For Ethereum, June was a record-breaking month. Over the last six months, the average daily query volume on The Graph’s Hosted Service has been between 20 and 30 million.
Ethereum’s One Billion Achievement
Hitting 1 billion monthly inquiries is a significant milestone, not only for the team constructing The Graph but for the entire Ethereum and Web3 communities. It indicates that the adoption of dApps is increasing and that it is getting more consistent. Month-over-month (MoM) query volume growth has increased by over 50% since January 2020. This has a 59 percent increase from May to June.
Over the last nine months, the rate of new users and subgraph creation has been stable, with a 7-12 percent monthly growth rate. It’s clear that the number of queries is outpacing the number of subgraphs created. In other words, Ethereum usage is expanding at a rate of 5 times that of Ethereum developer activity.
Currently, DeFi accounts for 76% of all overall query volume (all-time), although its use is becoming more diverse. Three months ago, entertainment applications such as arts and collectibles and gaming only made up 5% of overall volume, but now they make up 12% of total traffic. DAOs, marketplaces, and software computing platforms are also very popular.
Dominance of DeFi
Most DeFi programs, such as Synthetix, Uniswap, Gnosis, Balancer, Aave, Opyn, 1inch Exchange, Rainbow Wallet, and others, are powered by subgraphs! Even though DeFi accounts for only 76 percent of the current volume, it accounted for more than 85 percent of volume in June alone. Derivatives applications make up the majority of the Ethereum market, while decentralized exchanges and currency bridges are also popular.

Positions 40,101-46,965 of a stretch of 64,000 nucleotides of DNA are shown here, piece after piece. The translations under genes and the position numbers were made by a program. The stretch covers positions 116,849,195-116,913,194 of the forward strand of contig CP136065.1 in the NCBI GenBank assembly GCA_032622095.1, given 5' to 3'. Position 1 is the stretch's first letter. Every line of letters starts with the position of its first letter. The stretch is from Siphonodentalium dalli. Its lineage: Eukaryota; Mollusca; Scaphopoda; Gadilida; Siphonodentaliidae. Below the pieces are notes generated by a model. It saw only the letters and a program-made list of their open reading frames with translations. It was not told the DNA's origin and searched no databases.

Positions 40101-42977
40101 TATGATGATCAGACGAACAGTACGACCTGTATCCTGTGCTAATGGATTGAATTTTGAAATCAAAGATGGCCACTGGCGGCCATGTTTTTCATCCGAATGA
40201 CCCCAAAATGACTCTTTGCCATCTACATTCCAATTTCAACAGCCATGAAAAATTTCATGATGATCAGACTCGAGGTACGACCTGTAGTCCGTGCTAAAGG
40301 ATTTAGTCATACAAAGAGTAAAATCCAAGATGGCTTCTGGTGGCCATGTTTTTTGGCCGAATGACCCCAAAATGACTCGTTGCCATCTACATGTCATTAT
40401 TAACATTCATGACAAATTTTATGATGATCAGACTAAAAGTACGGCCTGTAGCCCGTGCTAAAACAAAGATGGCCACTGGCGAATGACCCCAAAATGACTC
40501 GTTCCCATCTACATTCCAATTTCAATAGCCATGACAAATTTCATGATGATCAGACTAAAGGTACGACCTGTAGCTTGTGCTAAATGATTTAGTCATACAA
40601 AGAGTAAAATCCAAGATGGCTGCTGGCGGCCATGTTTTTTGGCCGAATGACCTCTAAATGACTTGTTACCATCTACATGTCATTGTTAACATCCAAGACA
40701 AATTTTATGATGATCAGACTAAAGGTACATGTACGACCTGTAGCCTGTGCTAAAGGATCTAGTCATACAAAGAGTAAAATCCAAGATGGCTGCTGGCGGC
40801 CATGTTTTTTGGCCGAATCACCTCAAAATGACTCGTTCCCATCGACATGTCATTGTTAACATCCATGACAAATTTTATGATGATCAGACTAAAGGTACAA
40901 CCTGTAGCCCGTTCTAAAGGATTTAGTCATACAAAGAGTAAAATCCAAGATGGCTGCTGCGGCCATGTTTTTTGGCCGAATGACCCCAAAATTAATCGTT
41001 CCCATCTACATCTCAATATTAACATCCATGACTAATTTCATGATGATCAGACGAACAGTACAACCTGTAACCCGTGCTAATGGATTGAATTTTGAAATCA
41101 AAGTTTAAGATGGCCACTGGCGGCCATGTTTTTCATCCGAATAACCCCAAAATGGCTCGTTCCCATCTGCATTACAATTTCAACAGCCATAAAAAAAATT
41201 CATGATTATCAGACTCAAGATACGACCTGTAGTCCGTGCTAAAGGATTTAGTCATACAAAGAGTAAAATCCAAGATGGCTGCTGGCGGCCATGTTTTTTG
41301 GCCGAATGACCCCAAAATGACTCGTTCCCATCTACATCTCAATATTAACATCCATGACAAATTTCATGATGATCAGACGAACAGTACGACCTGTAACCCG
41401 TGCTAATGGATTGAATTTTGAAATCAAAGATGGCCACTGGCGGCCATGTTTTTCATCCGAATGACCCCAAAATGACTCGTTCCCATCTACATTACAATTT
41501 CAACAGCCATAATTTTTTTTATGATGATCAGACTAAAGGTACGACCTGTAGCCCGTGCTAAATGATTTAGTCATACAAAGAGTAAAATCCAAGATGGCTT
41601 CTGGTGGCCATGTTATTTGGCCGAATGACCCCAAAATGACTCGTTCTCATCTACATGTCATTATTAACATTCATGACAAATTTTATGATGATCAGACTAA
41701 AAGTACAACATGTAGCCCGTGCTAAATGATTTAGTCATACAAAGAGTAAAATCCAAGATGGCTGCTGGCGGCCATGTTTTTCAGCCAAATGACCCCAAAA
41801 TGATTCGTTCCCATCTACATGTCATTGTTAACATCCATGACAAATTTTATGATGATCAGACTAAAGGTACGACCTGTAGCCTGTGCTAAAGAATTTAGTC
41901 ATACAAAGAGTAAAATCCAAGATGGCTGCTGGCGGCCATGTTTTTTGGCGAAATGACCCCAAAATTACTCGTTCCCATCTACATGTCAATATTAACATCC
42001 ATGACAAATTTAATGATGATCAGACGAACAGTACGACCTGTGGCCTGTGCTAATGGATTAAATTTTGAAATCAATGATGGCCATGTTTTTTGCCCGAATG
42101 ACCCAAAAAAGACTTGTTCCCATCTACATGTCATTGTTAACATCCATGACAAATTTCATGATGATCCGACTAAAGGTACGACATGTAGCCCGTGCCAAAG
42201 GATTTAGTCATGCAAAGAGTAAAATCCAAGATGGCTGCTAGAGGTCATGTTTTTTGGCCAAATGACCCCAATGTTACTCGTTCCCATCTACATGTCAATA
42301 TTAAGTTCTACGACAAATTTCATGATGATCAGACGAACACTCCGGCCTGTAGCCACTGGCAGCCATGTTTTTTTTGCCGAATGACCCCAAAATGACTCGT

In June, numerous new DeFi governance tokens were distributed, and several new dApps were launched. This has a double-edged effect:
- The volume of queries to specific subgraphs can increase as dApp usage rises.
- Liquidity, trade volume, and new token holders all impact other dApps, such as exchanges. The beauty of open and permissionless protocols is that they allow apps to build on the success of others.
Subgraphs are open APIs, which means that anyone can use them, not just smart contract developers. Data aggregators, financial app aggregators, wallets, registries, and marketplaces are some of the most interesting DeFi use cases for subgraphs.
A regression with Ethereum Market Cap as the dependent variable now demonstrates a correlation. With this, you can get to the front-end app. This is exciting news since it signifies that Ethereum is gradually becoming a fundamentals-driven platform.
Limitless and Beyond
With subgraphs, the possibilities are infinite. A subgraph can index and query any on-chain event or call data, including trade volumes, asset prices, and voting outcomes. This provides access to the front-end application. Even better, new developers won’t have to interface with a blockchain to query a subgraph, lowering the barrier to entry for them.
Although the Hosted Service is currently processing queries, applications must have faith in their capacity to stay up and serve their users. As a result of this, the team is working hard to make the decentralized Graph Network available to the public. Then server-less apps could be created. Additional incentives for data indexers are available to members of the community.
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